The poem reaches its crucial point when Strephon finds the toilet disguised as a chest. This void within the void turns the dressing room into a microcosm of the outside world. With the presence of the void in the void, Celia for a while stops being one with the void and mimics the male form occupying space. The function of the inner void shows what happens when the genuine male form is absent. The act of creation that takes place when a male form occupies a female place is shown in a grotesque parody. The act of childbirth is replaced with the act of defecation. The link between birth and defecation is one that had been explored by Swift before in his excremental poems, and its use here can be read as an attempt to show what happens when genesis is attempted without the male form.

Strephon seems to believe that Celia’s chest has been left out in the open with no compunction on her part just for him to find and be disgusted by:

‘That careless wench! No creature warn her

To move it out from yonder corner,

But leave it standing full in sight,

For you to exercise your spite! (lines 71 – 75).

He is shown to define the female existence by its relationship with men: women exist only by how men judge them. As was noted in Berger’s Ways of Seeing, the presentation of the idealised woman in art rejects the importance of individualism in the female. She can be made up of disparate ideal body parts and joined together into a jigsaw puzzle with no identity or individuality. The position of the nude in art is used to further this concept as the eye line and body position of the female subject is presented in a way which acknowledges the male viewer and not the needs of the subject. The nude, the apparent presentation of female sexuality and by extension the sexualised female in Swift, celebrates male sexuality not female sexuality. The female subject exists as a way in which to reinforce male vigour and virility (Ways of Seeing, 1972). Swift’s rejection of the ideal woman and instead the presentation of the reality of her humanity would therefore seem to be a celebration of previously subdued female individuality. Again, the powerful female independence is rendered a male owned concept, because it is only through the recognition of and acceptance by men that it can exist at all.

There are also Freudian elements present in the aftermath of Strephon’s intrusion. The lasting effects in him are shown to be equating all women with the stench of detritus in the dressing room. His conditioned response to seeing women is to smell filth.  The disgusting nature of the only genesis possible when the male form is lacking is the same as the only possible genesis was the female void is lacking. Each gender when operating alone can only create excrement, it is only when the two are put together that pregnancy is possible. Swift seems therefore to be saying that yes, women are disgusting and as they claim more power and independence for themselves this will become more evident, but they are no more disgusting than men are. Strephon’s distorted worldview as a result of his traumatic experience is to become fixated on one area of the body. Indeed, Strephon’s initial need to catalogue and restore order to the disorganisation of the dressing room hints at an anal fixation suggesting a traumatic experience in childhood.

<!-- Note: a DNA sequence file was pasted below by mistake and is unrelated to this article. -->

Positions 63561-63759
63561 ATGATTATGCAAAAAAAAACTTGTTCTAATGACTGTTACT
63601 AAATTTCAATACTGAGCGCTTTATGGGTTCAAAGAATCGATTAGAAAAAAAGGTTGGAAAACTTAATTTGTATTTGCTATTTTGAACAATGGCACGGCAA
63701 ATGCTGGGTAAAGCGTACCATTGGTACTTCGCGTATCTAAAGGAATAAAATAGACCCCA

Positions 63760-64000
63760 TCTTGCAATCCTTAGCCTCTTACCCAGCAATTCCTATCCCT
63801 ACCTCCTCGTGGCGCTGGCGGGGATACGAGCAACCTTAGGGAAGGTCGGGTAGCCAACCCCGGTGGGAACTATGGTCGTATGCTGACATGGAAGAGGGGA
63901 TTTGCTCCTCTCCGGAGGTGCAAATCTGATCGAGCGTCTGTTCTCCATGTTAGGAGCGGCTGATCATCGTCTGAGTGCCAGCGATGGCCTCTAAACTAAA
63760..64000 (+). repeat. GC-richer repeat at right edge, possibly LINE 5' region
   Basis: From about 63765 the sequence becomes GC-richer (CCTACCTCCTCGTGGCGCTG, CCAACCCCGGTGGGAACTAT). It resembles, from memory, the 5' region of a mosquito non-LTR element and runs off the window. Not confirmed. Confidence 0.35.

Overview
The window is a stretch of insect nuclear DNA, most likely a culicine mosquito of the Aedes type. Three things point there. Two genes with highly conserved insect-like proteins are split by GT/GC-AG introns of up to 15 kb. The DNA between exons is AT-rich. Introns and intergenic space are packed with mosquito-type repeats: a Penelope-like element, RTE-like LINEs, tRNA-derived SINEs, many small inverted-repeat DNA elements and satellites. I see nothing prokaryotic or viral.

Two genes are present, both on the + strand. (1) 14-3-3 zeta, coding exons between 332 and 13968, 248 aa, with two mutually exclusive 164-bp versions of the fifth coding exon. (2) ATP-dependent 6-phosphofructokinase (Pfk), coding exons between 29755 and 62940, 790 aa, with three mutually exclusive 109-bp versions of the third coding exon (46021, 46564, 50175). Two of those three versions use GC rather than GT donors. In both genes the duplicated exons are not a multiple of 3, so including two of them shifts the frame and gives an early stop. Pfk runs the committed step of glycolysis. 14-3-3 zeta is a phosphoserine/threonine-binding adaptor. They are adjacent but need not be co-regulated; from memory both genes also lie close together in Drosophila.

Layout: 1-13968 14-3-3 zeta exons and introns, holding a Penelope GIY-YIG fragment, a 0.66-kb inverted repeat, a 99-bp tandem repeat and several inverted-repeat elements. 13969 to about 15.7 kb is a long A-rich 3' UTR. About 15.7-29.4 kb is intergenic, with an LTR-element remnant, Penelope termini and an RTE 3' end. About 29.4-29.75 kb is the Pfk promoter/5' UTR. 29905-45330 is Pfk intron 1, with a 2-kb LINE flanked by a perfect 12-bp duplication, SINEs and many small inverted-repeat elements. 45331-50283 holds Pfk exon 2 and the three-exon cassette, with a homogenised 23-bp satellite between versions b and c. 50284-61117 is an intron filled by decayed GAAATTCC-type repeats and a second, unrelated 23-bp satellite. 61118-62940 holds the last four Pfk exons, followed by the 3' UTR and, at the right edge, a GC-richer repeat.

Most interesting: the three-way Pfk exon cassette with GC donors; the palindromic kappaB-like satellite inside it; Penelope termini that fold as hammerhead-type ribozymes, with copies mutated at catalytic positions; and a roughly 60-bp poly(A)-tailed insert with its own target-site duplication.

Swift lambasts Strephon for finding Celia’s humanity disgusting and he points out to the reader how absurd such an opinion is. The object of Swift’s satire though, has divided critics for decades, between those like Huxley who think that the male voice in Swift’s poetry is Swift’s voice, (Greene, 1967, p. 677),  those who read deeper and see a second male voice alongside the male character’s which is mocking the character, (Baudot, 2009, p. 654).

Laura Mulvey recognised the importance of castration anxiety and the role representations of women had to play in its manifestation in art. The female subject symbolised, by her lack of penis, the castration threat (Mulvey, 1975, p. 6), and through this symbolic representation the woman’s meaning in the male gaze is made clear, that of sexual difference (Mulvey, 1975, p. 11). The route to resolving the anxiety comes through investigating the woman and demystifying that about her which is mysterious, her existence as other (Mulvey, 1975, p. 11). This investigation we see through the actions of Strephon as he stalks his way through the dressing room, in search of the truth behind the sexual difference. The scopophillic tendency he displays links into another Freudian psychosexual desire, the desire to see what is private and uncover the hidden. This desire drives Strephon onwards to the conclusion which so repulses him. The sexual other is no such thing, the female object is in many important ways the same as the male subject, it is her human nature which repulses Strephon and sends him fleeing.